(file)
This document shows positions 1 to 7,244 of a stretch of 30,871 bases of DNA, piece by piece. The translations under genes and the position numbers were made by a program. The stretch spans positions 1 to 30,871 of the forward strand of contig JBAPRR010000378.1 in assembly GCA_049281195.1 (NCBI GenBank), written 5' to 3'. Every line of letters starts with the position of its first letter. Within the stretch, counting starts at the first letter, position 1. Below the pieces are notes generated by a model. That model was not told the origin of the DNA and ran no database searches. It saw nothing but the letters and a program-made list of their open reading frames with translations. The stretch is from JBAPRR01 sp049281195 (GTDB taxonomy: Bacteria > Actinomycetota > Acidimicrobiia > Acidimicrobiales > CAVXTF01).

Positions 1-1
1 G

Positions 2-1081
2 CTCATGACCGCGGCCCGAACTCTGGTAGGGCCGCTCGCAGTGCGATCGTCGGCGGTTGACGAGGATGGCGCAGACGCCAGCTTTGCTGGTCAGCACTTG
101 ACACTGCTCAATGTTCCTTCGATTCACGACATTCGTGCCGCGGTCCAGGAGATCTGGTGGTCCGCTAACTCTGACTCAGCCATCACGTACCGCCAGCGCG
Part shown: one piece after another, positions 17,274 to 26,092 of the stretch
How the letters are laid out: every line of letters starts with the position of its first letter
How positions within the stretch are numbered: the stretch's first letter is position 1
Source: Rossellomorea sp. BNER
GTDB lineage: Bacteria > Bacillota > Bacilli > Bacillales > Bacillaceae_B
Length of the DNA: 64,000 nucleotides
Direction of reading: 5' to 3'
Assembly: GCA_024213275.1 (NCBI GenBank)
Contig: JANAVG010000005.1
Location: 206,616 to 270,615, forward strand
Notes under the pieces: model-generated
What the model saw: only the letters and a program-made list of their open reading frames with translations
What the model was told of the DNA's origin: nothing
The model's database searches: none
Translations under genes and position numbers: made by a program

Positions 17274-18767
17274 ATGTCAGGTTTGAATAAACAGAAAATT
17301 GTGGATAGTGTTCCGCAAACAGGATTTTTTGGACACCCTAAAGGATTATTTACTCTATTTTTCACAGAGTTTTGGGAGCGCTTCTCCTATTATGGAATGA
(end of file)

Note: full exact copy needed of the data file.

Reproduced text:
This document shows positions 1 to 7,244 of a stretch of 30,871 bases of DNA, piece by piece. The translations under genes and the position numbers were made by a program. The stretch spans positions 1 to 30,871 of the forward strand of contig JBAPRR010000378.1 in assembly GCA_049281195.1 (NCBI GenBank), written 5' to 3'. Every line of letters starts with the position of its first letter. Within the stretch, counting starts at the first letter, position 1. Below the pieces are notes generated by a model. That model was not told the origin of the DNA and ran no database searches. It saw nothing but the letters and a program-made list of their open reading frames with translations. The stretch is from JBAPRR01 sp049281195 (GTDB taxonomy: Bacteria > Actinomycetota > Acidimicrobiia > Acidimicrobiales > CAVXTF01).

Positions 1-1
1 G

Positions 2-1081
2 CTCATGACCGCGGCCCGAACTCTGGTAGGGCCGCTCGCAGTGCGATCGTCGGCGGTTGACGAGGATGGCGCAGACGCCAGCTTTGCTGGTCAGCACTTG
101 ACACTGCTCAATGTTCCTTCGATTCACGACATTCGTGCCGCGGTCCAGGAGATCTGGTGGTCCGCTAACTCTGACTCAGCCATCACGTACCGCCAGCGCG
Part shown: one piece after another, positions 17,274 to 26,092 of the stretch
How the letters are laid out: every line of letters starts with the position of its first letter
How positions within the stretch are numbered: the stretch's first letter is position 1
Source: Rossellomorea sp. BNER
GTDB lineage: Bacteria > Bacillota > Bacilli > Bacillales > Bacillaceae_B
Length of the DNA: 64,000 nucleotides
Direction of reading: 5' to 3'
Assembly: GCA_024213275.1 (NCBI GenBank)
Contig: JANAVG010000005.1
Location: 206,616 to 270,615, forward strand
Notes under the pieces: model-generated
What the model saw: only the letters and a program-made list of their open reading frames with translations
What the model was told of the DNA's origin: nothing
The model's database searches: none
Translations under genes and position numbers: made by a program

Positions 17274-18767
17274 ATGTCAGGTTTGAATAAACAGAAAATT
17301 GTGGATAGTGTTCCGCAAACAGGATTTTTTGGACACCCTAAAGGATTATTTACTCTATTTTTCACAGAGTTTTGGGAGCGCTTCTCCTATTATGGAATGA